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Table Of Contents  The TCP/IP Guide
 9  TCP/IP Lower-Layer (Interface, Internet and Transport) Protocols (OSI Layers 2, 3 and 4)
      9  TCP/IP Transport Layer Protocols
           9  Transmission Control Protocol (TCP) and User Datagram Protocol (UDP)
                9  TCP/IP Transmission Control Protocol (TCP)
                     9  TCP Message Formatting and Data Transfer

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TCP Immediate Data Transfer: "Push" Function
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TCP Reliability and Flow Control Features and Protocol Modifications
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TCP Priority Data Transfer: "Urgent" Function
(Page 2 of 2)

Prioritizing Data For Transfer

TCP provides a means for a process to prioritize the sending of data in the form of its “urgent” feature. To use it, the process that needs to send urgent data enables the function and sends the urgent data to its TCP layer. TCP then creates a special TCP segment that has the URG control bit set to 1. It also sets the Urgent Pointer field to an offset value that points to the last byte of urgent data in the segment. So, for example, if the segment contained 400 bytes of urgent data followed by 200 bytes of regular data, the URG bit would be set and the Urgent Pointer field would have a value of 400.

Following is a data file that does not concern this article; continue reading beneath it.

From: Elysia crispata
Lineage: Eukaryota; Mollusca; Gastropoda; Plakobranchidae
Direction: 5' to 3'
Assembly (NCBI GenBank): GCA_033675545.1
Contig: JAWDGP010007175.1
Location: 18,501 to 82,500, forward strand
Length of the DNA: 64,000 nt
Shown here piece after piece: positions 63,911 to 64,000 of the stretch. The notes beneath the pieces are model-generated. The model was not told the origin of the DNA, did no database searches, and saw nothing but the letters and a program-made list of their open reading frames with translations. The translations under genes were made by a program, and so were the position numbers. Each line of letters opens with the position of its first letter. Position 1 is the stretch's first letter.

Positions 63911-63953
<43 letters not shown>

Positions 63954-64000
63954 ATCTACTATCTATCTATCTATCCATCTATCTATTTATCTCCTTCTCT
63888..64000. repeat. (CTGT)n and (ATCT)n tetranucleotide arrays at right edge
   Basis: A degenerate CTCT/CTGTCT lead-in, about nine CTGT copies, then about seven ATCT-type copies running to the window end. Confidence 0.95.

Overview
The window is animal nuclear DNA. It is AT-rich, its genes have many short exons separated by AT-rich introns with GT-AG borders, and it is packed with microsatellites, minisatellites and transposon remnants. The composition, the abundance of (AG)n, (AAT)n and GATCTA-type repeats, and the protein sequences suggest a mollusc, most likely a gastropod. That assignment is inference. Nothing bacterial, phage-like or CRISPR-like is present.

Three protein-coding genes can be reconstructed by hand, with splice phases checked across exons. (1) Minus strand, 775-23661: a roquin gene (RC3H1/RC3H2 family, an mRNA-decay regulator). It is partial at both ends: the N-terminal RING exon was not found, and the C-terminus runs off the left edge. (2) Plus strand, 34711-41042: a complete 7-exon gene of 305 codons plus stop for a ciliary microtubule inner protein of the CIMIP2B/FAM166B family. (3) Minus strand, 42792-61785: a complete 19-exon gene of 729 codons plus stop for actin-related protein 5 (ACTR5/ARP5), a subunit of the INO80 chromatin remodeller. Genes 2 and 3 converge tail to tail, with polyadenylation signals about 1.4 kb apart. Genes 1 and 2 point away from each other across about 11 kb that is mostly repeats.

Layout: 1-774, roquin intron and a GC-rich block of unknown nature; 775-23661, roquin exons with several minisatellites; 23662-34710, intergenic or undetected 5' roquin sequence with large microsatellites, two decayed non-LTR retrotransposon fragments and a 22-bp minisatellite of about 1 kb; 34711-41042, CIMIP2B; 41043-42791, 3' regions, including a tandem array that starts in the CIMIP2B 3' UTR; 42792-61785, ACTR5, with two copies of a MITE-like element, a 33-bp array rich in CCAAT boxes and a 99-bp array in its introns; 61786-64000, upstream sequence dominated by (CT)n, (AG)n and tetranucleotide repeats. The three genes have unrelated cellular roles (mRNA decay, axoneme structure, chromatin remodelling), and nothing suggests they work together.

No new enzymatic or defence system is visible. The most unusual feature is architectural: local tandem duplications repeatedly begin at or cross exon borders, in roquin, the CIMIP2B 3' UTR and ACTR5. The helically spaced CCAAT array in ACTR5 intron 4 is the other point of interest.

Upon receipt of a segment with the URG flag set to 1, the receiving device looks at the Urgent Pointer and from its value determines which data in the segment is urgent. It then forwards the urgent data to the process with an indication that the data is marked as urgent by the sender. The rest of the data in the segment is processed normally.

Since we typically want to send urgent data, well, urgently, it makes sense that when such data is given to TCP, the “push” function is usually also invoked. This ensures that the urgent data is sent as soon as possible by the transmitting TCP and also forwarded up the protocol stack right away by the receiving TCP. Again, we need to remember that this does not guarantee the contents of the urgent segment. Using the “push” function may mean the segment contains only urgent data with no non-urgent data following, but again, an application cannot assume that this will always be the case.

Key Concept: To deal with situations where a certain part of a data stream needs to be sent with a higher priority than the rest, TCP incorporates an “urgent” function. When critical data needs to be sent, the application signals this to its TCP layer, which transmits it with the URG bit set in the TCP segment, bypassing any lower-priority data that may have already been queued for transmission.


 


Previous Topic/Section
TCP Immediate Data Transfer: "Push" Function
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TCP Reliability and Flow Control Features and Protocol Modifications
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Version 3.0 - Version Date: September 20, 2005

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